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Thursday, 20 February 2014

Steel Cut Oats In The Crockpot


This is my first time cooking steel cut oats and I had to do a bit of research to find out what to do with them. They don't look anything like rolled oats. I admit I am not a very adventurous eater and was afraid it would taste like I strapped a horse feed bag on for breakfast.



The difference between steel cut and rolled oats is in the amount of processing.  Rolled oats are steamed and put through rollers to flatten them out and allow them to cook quicker.  Quick rolled oats are flattened even more than traditional rolled oats.  They both retain the bran and are a great nutritional choice to start out your day.  Instant oats are a poor choice because they have salt and sugar added, not to mention weird, dyed stuff that they pawn off on us as fruit.

Steel cut rolled oats are kind of the superstars of the oatmeal world.  They are pure oat groats chopped into small pieces.  That's it.  They have a lower glycemic index, which means it doesn't cause your sugar to spike and drop off rapidly.  This is the kind of slow burning carb that keeps your energy levels up and the munchies at bay.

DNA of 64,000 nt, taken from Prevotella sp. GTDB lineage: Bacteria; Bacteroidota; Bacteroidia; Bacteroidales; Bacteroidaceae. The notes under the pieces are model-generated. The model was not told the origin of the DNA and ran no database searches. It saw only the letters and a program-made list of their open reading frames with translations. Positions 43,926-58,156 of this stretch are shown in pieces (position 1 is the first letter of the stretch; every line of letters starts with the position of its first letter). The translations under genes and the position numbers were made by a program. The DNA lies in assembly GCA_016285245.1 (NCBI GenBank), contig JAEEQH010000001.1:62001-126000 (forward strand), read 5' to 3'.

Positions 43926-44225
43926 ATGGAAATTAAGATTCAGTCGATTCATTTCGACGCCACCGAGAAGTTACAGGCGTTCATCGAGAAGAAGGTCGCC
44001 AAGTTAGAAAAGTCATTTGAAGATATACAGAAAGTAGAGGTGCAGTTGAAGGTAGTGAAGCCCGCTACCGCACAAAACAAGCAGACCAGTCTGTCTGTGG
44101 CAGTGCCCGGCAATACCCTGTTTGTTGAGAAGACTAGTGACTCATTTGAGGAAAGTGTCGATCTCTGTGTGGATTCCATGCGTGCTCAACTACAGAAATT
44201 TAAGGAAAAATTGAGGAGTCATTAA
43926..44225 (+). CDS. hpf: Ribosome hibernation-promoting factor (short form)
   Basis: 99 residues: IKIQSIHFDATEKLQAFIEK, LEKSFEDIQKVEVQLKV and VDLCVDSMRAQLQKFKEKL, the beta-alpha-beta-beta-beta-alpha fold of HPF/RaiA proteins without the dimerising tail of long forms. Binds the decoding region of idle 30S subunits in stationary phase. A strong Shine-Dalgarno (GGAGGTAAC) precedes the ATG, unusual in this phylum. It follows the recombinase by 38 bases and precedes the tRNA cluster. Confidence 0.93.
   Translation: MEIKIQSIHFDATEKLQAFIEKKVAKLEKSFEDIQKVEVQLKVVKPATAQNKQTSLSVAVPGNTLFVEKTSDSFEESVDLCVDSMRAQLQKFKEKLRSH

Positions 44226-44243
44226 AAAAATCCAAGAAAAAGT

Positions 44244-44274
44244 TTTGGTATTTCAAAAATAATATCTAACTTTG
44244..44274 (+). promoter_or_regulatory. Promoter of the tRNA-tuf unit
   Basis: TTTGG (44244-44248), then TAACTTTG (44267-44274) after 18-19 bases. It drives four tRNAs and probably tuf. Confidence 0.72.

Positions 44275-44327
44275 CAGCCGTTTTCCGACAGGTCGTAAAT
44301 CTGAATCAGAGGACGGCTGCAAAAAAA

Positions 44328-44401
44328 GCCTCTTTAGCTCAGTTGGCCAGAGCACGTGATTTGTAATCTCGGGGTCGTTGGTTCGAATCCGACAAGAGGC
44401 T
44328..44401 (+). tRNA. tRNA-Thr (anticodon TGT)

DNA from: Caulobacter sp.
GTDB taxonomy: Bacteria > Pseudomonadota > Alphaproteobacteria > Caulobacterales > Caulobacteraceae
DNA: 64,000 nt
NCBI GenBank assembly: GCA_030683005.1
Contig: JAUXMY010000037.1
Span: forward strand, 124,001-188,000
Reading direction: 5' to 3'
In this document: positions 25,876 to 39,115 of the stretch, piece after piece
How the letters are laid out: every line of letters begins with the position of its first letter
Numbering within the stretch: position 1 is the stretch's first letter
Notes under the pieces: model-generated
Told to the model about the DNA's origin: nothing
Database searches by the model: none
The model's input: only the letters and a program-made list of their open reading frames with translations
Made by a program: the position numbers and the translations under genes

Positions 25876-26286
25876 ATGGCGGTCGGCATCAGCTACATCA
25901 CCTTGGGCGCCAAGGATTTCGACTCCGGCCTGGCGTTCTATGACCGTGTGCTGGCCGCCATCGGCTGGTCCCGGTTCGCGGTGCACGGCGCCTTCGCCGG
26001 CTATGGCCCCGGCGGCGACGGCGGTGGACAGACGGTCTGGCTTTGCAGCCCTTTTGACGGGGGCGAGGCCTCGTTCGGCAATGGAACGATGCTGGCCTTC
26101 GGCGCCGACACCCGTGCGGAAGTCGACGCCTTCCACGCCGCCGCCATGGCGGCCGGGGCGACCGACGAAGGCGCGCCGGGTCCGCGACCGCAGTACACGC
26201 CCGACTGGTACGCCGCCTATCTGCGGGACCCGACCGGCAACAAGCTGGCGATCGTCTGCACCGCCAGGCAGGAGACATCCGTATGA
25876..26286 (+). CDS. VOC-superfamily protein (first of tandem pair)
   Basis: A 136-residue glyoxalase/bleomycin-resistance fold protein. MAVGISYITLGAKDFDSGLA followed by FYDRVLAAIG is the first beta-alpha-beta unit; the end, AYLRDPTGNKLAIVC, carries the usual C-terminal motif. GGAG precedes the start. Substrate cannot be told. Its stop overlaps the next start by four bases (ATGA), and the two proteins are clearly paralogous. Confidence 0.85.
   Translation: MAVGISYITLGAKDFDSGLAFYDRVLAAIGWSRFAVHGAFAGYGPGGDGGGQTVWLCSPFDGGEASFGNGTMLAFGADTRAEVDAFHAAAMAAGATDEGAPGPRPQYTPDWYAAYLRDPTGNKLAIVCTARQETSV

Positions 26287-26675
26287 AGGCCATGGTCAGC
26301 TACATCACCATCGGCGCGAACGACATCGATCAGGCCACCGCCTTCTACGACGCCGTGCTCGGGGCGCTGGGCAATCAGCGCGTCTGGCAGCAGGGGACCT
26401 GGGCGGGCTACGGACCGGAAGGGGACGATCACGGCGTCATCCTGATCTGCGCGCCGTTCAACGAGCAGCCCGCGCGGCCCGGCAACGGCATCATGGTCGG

The down side is they take half an hour to cook.  I am soooo not doing that in the morning!  

Enter the crock pot!  Every article I read said you needed a four to one ratio of oats to liquid. I melted a teaspoon of butter and brushed it on the inside of the crockpot so the oats wouldn't stick to it.  In went one cup of the steel cut oats, 2 cups of water and 1 1/2 cups of whole, organic milk.  I know that's not a 4 to 1 ratio but I'm a culinary rebel and that looked good to me.  

Here's how it looks before cooking. ~


I've added wild blueberries and a pinch of sea salt.  You could add cinnamon or nutmeg and any fruit that strikes your fancy.

Let it cook on low for five hours and you have this. ~


Ready for the taste test?  This was the best oatmeal I have ever had!  No kidding.  I drizzled the teeniest bit of  raw honey on it.  It didn't need any milk added. The texture was close to rolled oats and I have to say the flavour was really superior.  It just tastes more oaty/grainy.  Is oaty a word?


It reheats beautifully in the microwave or pot on the stove and one cup of oats has given me enough for a week of breakfasts.  

I'm sold on steel cut for taste, all for food that has limited processing and the prepared yield is so high the extra cost isn't an issue with me.  What a great way to have a hot, healthy breakfast premade for schooldays with kids!

Try it, you'll like it!

I'm sharing this with:  Tuesdays With A Twist